Health outcomes of infants born to women with heart valve prostheses: complications of prematurity alone?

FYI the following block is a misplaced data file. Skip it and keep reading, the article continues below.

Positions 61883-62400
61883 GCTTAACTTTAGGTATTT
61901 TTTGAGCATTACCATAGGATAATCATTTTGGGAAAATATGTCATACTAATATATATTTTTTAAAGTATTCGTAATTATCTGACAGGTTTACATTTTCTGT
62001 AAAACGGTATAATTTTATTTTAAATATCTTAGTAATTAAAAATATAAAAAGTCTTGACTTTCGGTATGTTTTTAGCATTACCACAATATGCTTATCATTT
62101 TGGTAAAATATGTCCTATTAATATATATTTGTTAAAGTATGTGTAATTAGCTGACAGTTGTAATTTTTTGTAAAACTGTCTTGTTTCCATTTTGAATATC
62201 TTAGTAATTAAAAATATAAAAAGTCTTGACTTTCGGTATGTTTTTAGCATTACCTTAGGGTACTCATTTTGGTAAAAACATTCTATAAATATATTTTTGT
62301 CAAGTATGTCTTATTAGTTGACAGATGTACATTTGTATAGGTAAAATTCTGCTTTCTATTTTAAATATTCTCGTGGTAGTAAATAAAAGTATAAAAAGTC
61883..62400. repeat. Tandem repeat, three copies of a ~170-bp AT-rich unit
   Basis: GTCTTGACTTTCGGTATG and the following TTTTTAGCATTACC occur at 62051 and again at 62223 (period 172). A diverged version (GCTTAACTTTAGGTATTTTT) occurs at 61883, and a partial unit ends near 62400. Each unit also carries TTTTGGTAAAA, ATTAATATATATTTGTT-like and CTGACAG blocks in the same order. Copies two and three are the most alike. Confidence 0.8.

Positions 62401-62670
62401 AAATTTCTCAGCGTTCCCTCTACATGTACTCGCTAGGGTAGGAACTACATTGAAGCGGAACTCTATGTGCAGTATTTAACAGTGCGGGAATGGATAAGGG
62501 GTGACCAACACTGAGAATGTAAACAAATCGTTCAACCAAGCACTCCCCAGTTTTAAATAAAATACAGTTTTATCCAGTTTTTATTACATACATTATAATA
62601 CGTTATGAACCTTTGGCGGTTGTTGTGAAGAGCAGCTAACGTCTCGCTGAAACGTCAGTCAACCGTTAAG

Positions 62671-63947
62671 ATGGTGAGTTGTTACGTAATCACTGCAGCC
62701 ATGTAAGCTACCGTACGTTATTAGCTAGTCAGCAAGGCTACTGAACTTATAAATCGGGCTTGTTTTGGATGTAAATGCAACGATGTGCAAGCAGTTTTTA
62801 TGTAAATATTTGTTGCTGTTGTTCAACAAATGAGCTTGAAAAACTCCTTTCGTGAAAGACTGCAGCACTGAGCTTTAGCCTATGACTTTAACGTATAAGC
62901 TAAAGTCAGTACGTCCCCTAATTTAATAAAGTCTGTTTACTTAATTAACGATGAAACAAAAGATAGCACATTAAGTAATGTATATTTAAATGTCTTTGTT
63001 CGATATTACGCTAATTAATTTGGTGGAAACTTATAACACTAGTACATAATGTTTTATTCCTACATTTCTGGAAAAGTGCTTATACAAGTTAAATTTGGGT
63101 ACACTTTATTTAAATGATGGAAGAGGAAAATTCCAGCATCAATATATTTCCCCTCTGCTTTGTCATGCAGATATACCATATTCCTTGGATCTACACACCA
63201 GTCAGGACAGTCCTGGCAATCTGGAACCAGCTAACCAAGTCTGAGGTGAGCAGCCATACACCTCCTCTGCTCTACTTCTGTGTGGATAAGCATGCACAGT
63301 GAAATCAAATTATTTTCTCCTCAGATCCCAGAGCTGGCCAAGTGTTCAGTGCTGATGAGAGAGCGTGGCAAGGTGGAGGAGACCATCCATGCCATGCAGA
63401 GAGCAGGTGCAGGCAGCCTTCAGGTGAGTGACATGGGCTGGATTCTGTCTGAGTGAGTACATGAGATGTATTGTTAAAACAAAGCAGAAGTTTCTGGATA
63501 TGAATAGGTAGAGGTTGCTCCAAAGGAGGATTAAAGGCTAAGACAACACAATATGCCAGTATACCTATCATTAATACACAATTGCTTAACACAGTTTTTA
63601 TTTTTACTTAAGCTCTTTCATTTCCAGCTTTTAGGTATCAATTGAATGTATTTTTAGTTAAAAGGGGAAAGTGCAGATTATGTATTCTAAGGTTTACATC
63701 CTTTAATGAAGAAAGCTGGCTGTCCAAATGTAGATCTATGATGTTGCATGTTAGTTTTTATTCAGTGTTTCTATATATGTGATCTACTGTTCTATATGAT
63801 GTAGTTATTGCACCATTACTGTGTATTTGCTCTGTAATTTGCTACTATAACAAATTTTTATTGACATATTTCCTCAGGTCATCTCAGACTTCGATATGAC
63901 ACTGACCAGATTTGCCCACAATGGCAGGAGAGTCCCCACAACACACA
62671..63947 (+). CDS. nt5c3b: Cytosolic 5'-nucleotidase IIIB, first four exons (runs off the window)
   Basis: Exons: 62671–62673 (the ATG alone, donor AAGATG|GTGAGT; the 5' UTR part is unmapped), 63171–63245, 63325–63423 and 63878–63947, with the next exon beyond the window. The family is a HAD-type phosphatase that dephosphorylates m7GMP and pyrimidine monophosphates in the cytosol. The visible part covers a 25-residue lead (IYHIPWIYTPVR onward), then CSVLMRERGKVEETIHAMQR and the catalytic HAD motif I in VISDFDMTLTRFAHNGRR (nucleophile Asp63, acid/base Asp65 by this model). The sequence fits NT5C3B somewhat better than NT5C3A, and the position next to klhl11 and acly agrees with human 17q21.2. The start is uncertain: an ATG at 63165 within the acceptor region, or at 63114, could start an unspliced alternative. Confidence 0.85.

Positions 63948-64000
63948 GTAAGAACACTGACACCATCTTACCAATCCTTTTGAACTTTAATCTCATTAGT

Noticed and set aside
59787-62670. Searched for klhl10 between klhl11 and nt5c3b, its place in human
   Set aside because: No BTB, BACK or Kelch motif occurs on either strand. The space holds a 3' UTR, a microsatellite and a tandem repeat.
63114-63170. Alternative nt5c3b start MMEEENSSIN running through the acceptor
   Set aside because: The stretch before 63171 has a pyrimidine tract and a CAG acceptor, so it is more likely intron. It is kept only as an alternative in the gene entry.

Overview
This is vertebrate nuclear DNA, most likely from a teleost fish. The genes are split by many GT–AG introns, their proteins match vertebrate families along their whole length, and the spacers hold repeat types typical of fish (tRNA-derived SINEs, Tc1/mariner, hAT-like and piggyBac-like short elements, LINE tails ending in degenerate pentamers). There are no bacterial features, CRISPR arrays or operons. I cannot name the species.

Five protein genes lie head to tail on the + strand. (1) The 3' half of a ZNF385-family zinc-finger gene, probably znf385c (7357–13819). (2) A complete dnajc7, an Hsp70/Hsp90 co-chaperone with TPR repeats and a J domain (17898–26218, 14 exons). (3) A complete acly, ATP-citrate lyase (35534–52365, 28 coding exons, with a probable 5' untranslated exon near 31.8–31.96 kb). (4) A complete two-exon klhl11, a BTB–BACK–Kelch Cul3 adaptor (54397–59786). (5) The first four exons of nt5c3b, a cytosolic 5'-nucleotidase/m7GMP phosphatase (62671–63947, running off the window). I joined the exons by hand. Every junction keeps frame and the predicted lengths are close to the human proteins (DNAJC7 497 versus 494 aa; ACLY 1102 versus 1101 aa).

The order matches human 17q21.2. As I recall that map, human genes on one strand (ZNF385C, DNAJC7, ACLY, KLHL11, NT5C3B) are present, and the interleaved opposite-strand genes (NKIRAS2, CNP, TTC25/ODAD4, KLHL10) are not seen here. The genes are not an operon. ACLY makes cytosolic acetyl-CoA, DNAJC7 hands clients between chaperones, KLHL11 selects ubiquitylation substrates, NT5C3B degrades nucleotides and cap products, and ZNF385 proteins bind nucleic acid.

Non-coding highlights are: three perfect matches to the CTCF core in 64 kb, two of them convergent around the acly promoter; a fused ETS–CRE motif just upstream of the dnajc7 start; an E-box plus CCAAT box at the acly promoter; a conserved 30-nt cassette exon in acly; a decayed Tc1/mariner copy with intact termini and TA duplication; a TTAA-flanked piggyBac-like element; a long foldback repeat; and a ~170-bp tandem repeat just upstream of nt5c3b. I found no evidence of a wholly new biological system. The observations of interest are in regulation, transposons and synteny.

BACKGROUND As the prognosis of women with prosthetic heart valves improves, an increasing number are contemplating and undertaking pregnancy. Accurate knowledge of perinatal outcomes is essential, assisting counseling and guiding care. The aims of this study were to assess outcomes in a contemporary population of women with heart valve prostheses undertaking pregnancy and to compare outcomes for women with mechanical and bioprosthetic prostheses. METHODS AND RESULTS Longitudinally linked population health data sets containing birth and hospital admissions data were obtained for all women giving birth in New South Wales, Australia, 2000-2011. This included information identifying presence of maternal prosthetic heart valve. Cardiovascular and birth outcomes were evaluated. Among 1 144 156 pregnancies, 136 involved women with a heart valve prosthesis (1 per 10 000). No maternal mortality was seen among these women, although the relative risk for an adverse event was higher than the general population, including severe maternal morbidity (139 versus 14 per 1000 births, rate ratio [RR]=9.96, 95% CI 6.32 to 15.7), major maternal cardiovascular event (44 versus 1 per 1000, RR 34.6, 95% CI 14.6 to 81.6), preterm birth (183 versus 66 per 1000, RR=2.77, 95% CI 1.88 to 4.07), and small-for-gestational-age infants (193 versus 95 per 1000, RR=2.03, 95% CI 1.40 to 2.96). There was a trend toward increased maternal and perinatal morbidity in women with a mechanical valve compared with those with a bioprosthetic valve. CONCLUSIONS Pregnancies in women with a prosthetic heart valve demonstrate an increased risk of an adverse outcome, for both mothers and infants, compared with pregnancies in the absence of heart valve prostheses. In this contemporary population, the risk was lower than previously reported.